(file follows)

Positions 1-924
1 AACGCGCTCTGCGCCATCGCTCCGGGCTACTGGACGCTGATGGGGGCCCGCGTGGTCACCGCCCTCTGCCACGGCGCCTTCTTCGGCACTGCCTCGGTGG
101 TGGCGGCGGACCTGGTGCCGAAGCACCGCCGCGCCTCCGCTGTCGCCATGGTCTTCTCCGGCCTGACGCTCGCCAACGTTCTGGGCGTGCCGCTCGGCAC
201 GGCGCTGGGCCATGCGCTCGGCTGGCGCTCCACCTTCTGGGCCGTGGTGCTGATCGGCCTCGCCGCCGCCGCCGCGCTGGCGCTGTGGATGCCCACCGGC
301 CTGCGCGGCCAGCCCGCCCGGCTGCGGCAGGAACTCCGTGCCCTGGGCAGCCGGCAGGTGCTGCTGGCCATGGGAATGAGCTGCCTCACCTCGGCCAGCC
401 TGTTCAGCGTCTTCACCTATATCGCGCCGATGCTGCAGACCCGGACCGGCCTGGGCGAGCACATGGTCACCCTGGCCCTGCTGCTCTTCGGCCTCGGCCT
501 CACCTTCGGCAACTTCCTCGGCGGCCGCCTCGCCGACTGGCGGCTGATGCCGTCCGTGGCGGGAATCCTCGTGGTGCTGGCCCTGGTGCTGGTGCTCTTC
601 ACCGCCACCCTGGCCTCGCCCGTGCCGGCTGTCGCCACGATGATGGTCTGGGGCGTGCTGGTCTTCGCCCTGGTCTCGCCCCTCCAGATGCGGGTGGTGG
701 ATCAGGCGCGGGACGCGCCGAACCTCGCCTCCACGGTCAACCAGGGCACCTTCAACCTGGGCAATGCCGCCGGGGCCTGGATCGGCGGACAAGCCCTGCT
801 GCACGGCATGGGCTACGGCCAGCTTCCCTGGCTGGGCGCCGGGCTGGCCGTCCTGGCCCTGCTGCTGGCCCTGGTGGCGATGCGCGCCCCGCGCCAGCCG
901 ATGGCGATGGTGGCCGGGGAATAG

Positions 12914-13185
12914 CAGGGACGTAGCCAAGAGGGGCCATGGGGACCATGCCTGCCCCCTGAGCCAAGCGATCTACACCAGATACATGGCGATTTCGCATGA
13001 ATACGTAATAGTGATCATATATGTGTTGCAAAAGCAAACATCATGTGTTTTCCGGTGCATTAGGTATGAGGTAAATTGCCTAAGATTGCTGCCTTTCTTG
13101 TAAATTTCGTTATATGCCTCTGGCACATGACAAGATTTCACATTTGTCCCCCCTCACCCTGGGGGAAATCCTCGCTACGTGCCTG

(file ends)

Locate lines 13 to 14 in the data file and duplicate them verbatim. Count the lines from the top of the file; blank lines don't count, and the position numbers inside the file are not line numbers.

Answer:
12914 CAGGGACGTAGCCAAGAGGGGCCATGGGGACCATGCCTGCCCCCTGAGCCAAGCGATCTACACCAGATACATGGCGATTTCGCATGA
13001 ATACGTAATAGTGATCATATATGTGTTGCAAAAGCAAACATCATGTGTTTTCCGGTGCATTAGGTATGAGGTAAATTGCCTAAGATTGCTGCCTTTCTTG